It's scarier than it looks, and it looks pretty darn scary.

Paige doesn't always dress like a princess when she skates, not that it matters. Her talent and skill with the board are what gets people's attention. (The rainbow socks are kind of her signature, however.)

Her Instagram feed is filled with photos and videos of her skateboarding and surfing, and the body coordination she's gained at such a young age is truly something.

Here she was at three years old:

And here she is at age four:


So, if she dropped into a 6-foot bowl at age three and a 12-foot bowl at age six—is there such a thing as an 18-foot bowl for her to tackle when she's nine?

Paige clearly enjoys skating and has high ambitions in the skating world. "I want to go to the Olympics, and I want to be a pro skater," she told Power of Positivity when she was five. She already seems to be well on her way toward that goal.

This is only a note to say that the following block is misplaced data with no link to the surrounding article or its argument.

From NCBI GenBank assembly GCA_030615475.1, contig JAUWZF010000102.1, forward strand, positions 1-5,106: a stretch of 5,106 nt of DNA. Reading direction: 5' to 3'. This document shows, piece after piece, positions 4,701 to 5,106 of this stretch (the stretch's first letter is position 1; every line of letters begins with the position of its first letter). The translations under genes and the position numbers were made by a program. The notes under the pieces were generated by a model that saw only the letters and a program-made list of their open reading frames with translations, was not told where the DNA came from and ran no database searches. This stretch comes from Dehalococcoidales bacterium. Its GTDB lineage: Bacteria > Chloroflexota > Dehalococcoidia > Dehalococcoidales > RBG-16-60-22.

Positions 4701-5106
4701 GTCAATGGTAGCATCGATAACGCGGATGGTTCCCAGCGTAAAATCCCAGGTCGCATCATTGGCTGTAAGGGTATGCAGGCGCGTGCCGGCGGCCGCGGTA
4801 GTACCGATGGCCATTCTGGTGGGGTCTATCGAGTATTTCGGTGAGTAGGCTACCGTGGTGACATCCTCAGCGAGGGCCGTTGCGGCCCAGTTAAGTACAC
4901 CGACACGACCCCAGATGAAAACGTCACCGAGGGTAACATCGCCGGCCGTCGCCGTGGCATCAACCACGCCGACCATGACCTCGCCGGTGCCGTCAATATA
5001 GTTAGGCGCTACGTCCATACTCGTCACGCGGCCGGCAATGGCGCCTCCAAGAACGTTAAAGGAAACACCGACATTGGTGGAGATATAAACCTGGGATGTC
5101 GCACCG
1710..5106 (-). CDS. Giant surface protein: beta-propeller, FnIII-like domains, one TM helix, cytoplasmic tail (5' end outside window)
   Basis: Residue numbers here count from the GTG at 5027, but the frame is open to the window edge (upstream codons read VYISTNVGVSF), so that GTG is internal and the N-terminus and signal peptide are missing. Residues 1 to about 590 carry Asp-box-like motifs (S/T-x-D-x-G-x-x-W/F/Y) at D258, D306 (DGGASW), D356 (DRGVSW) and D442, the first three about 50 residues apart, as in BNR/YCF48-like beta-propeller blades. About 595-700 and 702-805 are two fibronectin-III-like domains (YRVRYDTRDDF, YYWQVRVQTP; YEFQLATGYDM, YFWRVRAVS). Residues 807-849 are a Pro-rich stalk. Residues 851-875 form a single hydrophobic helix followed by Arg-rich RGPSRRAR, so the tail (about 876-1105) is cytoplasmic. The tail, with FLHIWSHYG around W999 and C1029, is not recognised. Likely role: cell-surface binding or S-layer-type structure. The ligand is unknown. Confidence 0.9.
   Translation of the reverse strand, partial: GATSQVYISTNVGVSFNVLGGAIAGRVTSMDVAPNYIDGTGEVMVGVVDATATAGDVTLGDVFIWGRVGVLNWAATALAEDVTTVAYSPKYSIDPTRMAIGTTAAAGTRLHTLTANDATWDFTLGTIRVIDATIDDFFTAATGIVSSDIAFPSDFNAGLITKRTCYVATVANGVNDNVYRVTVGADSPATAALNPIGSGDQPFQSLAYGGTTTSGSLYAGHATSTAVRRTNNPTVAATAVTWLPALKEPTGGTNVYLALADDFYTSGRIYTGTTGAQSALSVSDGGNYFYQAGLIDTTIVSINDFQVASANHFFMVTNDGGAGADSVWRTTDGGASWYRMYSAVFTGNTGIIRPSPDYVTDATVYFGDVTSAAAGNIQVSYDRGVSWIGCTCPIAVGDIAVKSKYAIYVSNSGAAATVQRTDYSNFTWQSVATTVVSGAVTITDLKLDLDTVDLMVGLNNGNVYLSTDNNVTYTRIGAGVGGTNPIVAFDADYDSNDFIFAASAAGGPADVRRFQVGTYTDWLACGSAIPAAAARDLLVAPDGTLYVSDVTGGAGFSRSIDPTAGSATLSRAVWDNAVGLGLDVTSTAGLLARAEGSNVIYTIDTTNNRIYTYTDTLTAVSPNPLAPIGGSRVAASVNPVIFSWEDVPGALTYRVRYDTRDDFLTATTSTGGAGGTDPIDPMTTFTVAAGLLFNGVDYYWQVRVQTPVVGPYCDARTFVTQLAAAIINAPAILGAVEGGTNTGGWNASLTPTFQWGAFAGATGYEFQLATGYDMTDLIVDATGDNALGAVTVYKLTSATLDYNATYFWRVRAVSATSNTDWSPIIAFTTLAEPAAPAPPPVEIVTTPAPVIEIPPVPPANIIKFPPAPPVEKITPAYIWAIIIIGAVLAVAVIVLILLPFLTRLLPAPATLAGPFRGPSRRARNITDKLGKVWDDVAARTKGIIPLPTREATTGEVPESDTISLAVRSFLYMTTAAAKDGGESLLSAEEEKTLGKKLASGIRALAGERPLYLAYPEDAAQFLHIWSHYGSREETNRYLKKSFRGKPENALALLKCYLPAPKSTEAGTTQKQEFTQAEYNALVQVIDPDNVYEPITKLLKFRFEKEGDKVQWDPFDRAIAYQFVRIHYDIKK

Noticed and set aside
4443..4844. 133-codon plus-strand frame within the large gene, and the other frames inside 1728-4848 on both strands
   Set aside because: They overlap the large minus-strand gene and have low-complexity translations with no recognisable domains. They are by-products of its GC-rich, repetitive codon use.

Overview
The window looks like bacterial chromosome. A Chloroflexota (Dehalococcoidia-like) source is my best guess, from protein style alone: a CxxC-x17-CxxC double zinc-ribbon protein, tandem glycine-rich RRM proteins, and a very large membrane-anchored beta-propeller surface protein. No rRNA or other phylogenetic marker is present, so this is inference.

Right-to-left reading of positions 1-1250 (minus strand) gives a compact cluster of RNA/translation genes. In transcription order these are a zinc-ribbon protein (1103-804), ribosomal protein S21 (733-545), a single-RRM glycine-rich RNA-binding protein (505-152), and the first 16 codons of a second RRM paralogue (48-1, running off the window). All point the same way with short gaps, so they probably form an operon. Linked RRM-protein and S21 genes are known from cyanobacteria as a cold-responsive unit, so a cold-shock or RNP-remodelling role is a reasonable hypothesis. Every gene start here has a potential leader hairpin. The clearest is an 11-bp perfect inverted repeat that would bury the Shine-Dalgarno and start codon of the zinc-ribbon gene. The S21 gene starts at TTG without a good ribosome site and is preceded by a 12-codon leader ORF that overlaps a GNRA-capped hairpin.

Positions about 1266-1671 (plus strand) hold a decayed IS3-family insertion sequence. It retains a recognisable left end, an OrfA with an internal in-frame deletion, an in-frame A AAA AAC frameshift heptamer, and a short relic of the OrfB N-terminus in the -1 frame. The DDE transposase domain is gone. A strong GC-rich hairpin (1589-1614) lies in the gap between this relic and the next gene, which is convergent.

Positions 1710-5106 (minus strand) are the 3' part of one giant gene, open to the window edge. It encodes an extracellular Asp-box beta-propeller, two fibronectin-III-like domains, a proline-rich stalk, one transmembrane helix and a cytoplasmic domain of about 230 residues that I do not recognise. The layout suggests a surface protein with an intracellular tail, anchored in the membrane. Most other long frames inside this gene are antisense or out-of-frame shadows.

How did she get so good? Well, Paige's mom gave her a skateboard when she wasn't even preschool age yet, and she loved it. Her mom got her lessons, and she's spent the past three years skating almost daily. She practices at local skate parks and competes in local competitions.

She also naturally has her fair share of spills, some of which you can see on her Instagram channel. Falling is part of the sport—you can't learn if you don't fall. Conquering the fear of falling is the key, and the thing that's hardest for most people to get over.

Perhaps Paige started too young to let fear override her desire to skate. Perhaps she's been taught to manage her fears, or maybe she's just naturally less afraid than other people. Or maybe there's something magical about the rainbow socks. Whatever it is, it's clear that this girl doesn't let fear get in the way of her doing what she wants to do. An admirable quality in anyone, but particularly striking to see in someone so young.

Way to go, Paige. Your perseverance and courage are inspiring, as is your unique fashion sense. Can't wait to see what you do next.

Images courtesy of John Scully, Walden University, Ingrid Scully
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Since March of 2020, over 29 million Americans have been diagnosed with COVID-19, according to the CDC. Over 540,000 have died in the United States as this unprecedented pandemic has swept the globe. And yet, by the end of 2020, it looked like science was winning: vaccines had been developed.